Black Lives Matter demonstrators in downtown LA push for passage of police reform bill

California is one of just a few states that does not have the authority to decertify police officers.
LOS ANGELES (KABC) -- Members of Black Lives Matter and supporters gathered in downtown L.A. Wednesday afternoon to call for the passage of a bill that would allow the decertification of police officers found guilty of specified misconduct.

Black Lives Matter - LA says S.B. 731 would hold officers accountable for misconduct and "end California state protection of criminal officers."

Weekly demonstrations outside of the Hall of Justice have been ongoing, with protesters calling for the ouster of County District Attorney Jackie Lacey for failing to prosecute killings by police officers.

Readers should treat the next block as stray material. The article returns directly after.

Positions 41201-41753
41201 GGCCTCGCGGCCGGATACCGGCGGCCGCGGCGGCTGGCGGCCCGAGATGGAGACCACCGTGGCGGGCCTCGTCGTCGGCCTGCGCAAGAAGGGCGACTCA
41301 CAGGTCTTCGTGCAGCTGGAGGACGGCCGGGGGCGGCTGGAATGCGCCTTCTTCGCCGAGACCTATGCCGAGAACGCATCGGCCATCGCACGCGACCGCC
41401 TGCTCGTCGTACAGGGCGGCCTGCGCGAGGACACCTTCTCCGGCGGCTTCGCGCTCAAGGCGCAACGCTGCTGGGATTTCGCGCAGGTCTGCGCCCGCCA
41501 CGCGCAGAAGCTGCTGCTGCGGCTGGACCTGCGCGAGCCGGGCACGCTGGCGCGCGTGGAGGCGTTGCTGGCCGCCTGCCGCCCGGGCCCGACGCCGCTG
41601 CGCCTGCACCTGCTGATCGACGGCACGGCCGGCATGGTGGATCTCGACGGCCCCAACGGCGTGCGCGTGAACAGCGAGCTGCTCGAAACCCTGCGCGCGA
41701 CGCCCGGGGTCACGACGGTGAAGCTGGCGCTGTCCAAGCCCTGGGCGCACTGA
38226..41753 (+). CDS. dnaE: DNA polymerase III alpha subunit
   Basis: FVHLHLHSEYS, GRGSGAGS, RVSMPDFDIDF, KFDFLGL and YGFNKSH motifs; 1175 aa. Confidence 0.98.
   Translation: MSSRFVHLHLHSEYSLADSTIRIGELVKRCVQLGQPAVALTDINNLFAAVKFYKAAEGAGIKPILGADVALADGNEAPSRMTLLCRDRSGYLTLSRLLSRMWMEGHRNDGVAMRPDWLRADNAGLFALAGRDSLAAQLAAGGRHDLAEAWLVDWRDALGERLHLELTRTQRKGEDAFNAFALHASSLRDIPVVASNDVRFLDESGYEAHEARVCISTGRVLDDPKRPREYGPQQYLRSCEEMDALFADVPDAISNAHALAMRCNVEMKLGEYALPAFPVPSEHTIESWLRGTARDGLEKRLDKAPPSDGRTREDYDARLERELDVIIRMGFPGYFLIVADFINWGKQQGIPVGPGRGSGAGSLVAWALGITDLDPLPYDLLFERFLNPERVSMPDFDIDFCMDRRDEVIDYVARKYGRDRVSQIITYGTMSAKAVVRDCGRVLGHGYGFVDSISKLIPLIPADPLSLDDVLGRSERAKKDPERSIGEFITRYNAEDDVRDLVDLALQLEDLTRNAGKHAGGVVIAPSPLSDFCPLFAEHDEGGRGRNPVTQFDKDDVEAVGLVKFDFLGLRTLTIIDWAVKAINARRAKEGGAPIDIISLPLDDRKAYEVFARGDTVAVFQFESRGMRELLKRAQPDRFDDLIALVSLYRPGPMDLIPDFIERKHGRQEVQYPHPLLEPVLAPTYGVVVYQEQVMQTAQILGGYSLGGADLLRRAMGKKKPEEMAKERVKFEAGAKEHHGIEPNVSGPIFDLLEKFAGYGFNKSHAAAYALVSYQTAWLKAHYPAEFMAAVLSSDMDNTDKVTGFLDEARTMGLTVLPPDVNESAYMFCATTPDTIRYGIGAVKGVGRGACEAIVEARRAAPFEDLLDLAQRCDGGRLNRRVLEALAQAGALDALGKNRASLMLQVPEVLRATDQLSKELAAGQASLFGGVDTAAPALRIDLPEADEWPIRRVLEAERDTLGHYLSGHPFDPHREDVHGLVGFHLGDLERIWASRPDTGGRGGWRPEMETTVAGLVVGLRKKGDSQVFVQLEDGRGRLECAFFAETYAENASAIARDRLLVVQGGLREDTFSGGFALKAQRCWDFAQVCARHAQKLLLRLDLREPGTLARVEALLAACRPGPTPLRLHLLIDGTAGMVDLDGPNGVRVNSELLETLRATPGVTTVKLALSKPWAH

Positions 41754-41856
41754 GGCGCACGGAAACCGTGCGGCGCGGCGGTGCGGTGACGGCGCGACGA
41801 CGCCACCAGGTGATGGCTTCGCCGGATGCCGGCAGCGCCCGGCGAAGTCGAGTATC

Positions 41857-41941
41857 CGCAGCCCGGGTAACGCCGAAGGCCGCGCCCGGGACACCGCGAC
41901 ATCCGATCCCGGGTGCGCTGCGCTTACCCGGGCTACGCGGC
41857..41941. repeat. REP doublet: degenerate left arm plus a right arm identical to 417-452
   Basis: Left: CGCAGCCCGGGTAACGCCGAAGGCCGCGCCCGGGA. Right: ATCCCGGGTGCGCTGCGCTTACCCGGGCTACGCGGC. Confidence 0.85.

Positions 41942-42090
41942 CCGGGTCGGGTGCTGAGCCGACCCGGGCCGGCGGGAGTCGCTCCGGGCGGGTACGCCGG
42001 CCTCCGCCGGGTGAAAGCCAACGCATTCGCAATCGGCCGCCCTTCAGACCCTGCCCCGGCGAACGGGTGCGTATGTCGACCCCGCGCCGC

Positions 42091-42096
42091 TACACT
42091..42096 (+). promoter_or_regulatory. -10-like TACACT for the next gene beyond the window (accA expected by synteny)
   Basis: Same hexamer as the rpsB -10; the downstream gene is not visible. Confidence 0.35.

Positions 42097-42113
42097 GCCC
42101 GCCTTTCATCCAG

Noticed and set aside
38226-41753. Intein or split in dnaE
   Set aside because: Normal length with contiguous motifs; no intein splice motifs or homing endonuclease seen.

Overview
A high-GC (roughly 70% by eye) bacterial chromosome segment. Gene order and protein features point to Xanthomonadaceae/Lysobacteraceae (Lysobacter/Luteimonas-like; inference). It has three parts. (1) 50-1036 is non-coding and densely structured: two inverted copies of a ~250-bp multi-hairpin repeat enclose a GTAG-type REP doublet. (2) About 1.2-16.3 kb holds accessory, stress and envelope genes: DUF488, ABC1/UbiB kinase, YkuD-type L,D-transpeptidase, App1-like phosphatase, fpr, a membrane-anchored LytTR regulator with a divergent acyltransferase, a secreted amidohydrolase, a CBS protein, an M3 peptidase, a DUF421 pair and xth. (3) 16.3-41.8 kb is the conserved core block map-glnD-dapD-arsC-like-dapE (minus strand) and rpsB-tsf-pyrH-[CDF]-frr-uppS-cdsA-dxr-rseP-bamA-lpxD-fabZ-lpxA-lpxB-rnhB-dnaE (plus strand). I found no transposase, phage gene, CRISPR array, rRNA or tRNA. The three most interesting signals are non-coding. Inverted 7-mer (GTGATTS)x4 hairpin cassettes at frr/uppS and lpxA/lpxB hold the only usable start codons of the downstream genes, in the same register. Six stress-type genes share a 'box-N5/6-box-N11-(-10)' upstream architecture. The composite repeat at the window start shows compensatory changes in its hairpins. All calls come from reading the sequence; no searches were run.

On Wednesday, demonstrators gathered outside once again, some holding yellow umbrellas that had the names of individuals killed by police.

Melina Abdullah, Black Lives Matter - L.A. co-founder and a vocal critic of Lacey, said S.B. 731 would "bring California in line with 45 other states that understand that many of these district attorneys refuse to prosecute police."

S.B. 731 is named after Kenneth Ross Jr., who was killed by a Gardena police officer in 2018.

"The officer who killed him had previously worked for the city of Orange, had shot three people," Abdullah said. She added that the same officer was able to get a job with the city of Garden's police department.

The L.A. County D.A.'s office later determined the officer acted lawfully.

California is one of five states that does not have the authority to decertify officers found guilty of serious misconduct.

S.B. 731 could go to the assembly floor as early as Thursday.
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